While I was amused that The Wall Street Journal would invoke “morality” in one of its editorials, I was stunned by the sheer number of half-truths, miscalculations, and misleading statements that could be wedged into one 600 word anti-ethanol editorial, “Amber Waves of Ethanol.”
The article primarily seeks to blame ethanol for higher food prices, and even the failure of two food companies, yet it includes no discussion about the morality of other Big Food companies who managed to thrive during the time period the others failed, by invoking the mythical “food vs. fuel” bogeyman as an excuse to raise their prices and reap record profits. While the “food vs. fuel” PR campaign was wildly successful, it was not the truth, and it still isn’t.
In fact, the opposite is true. More corn for all other uses is now available in the United States because of growing ethanol production (see chart).
Chart shows the U.S. corn crop in billions of bushels, the portion used to make ethanol, and the portion remaining for food, feed, and export.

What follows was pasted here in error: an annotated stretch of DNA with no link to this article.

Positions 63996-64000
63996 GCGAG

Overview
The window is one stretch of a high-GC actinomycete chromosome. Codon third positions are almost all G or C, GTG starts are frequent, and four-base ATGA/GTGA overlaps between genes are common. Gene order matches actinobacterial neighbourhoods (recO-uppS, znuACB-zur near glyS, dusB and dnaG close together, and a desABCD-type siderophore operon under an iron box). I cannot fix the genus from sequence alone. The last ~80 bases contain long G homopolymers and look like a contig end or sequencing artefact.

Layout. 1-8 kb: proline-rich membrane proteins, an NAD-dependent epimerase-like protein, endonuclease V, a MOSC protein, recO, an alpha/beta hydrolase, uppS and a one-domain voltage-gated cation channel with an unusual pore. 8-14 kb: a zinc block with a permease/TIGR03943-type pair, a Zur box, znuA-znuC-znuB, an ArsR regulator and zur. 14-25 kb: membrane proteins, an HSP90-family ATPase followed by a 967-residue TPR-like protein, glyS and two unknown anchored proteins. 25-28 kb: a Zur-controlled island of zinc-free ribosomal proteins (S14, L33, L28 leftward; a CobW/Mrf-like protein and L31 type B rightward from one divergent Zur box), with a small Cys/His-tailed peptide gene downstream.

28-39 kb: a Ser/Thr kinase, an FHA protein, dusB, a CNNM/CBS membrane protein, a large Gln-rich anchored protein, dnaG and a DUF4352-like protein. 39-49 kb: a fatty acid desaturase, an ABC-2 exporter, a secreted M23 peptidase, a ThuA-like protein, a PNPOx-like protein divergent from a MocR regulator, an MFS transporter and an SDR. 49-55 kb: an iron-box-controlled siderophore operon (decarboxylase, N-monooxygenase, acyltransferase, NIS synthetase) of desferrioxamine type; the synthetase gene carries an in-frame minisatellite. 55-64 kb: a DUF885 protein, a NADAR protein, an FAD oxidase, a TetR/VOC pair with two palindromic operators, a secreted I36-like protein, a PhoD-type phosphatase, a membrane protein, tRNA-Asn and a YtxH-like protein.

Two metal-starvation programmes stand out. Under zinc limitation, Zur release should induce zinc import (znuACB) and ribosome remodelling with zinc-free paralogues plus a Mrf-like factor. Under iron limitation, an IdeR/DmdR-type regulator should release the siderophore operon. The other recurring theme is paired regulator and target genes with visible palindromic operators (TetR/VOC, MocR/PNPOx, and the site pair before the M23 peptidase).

Sources: Corn production data: U.S. Department of Agriculture / Ethanol production data: U.S. Department of Energy's Energy Information Service
The WSJ article talks of “reduced corn food supply,” which is at best ignorant of reality. The supply of corn for food in America and around the world is increasing, and in the United States that is due in part to the fact that ethanol has restored market pricing to corn – as opposed to artificially low prices with government payments designed to keep farmers growing cheap corn. Because real grain markets are more attractive, farmers are growing more corn – more food – than ever before. I am continually puzzled by those who think farmers will grow more corn if they are paid less for it. Which economics textbook did I miss that contained that theory?
The article contained many other factual errors, such as ignoring consistently higher corn yields and record-setting corn production, no recognition that ethanol only uses starch and returns all of corn’s protein, fat and fiber to the food supply in the form of the animal feed distillers grain (a 33 percent error), and no recognition of the fact that China – yes, China – is currently accusing U.S. ethanol producers of producing too much of this low-cost feed. I am led to the conclusion that if this is the quality of analysis being used to make decisions on Wall Street, we had better be prepared to bail them out again.
Posted by: Ron Lamberty, Vice President / Market Development, American Coalition for Ethanol